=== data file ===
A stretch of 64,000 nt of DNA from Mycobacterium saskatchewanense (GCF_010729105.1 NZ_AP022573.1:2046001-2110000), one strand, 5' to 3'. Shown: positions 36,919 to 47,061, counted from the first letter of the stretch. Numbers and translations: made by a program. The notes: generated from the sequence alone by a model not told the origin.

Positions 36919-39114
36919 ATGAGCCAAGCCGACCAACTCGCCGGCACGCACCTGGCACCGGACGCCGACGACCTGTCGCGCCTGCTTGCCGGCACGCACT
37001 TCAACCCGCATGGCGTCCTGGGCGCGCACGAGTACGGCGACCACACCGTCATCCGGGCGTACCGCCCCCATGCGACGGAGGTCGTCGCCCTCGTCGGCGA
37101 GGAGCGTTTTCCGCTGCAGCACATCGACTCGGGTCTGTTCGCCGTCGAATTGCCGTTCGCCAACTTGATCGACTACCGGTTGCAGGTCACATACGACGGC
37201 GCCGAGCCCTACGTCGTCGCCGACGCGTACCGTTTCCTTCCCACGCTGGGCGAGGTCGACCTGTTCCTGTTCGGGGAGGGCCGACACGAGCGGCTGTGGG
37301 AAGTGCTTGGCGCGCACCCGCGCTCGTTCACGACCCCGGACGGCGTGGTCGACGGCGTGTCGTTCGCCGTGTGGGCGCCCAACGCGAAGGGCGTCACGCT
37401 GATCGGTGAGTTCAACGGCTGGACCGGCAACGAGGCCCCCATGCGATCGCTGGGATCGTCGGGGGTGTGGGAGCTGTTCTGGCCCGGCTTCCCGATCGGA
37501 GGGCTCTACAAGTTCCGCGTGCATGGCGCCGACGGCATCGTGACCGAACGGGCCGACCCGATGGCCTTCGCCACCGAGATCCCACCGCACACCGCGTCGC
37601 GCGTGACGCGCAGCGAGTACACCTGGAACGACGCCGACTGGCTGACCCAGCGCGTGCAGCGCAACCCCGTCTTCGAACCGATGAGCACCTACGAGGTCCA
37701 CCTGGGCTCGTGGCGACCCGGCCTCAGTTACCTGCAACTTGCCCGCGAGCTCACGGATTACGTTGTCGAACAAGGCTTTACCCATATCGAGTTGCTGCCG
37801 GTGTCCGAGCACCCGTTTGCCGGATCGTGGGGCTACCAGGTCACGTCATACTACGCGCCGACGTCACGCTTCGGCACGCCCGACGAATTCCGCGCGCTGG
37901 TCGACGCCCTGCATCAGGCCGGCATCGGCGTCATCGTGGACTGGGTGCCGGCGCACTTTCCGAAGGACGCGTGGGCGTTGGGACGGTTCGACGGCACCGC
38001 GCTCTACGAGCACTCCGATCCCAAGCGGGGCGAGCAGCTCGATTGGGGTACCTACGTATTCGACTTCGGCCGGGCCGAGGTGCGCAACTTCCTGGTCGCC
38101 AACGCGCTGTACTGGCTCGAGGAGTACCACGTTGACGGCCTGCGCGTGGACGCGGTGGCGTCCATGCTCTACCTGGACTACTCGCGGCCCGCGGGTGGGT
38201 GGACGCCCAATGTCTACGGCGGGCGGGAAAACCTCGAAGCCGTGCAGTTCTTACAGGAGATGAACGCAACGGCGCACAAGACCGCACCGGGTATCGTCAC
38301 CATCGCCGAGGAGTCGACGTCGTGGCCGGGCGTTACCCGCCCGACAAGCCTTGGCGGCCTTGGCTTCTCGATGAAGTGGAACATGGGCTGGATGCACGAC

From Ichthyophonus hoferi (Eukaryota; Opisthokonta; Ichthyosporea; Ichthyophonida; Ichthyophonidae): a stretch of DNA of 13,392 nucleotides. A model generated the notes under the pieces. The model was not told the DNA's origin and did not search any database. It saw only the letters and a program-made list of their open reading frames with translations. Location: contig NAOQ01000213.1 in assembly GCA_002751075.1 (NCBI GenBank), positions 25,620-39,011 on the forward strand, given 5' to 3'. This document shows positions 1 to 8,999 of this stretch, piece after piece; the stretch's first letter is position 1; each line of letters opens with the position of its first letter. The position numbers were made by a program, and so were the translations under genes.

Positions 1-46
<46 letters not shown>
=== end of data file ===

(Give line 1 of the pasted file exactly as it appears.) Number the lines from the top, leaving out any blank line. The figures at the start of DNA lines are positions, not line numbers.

A stretch of 64,000 nt of DNA from Mycobacterium saskatchewanense (GCF_010729105.1 NZ_AP022573.1:2046001-2110000), one strand, 5' to 3'. Shown: positions 36,919 to 47,061, counted from the first letter of the stretch. Numbers and translations: made by a program. The notes: generated from the sequence alone by a model not told the origin.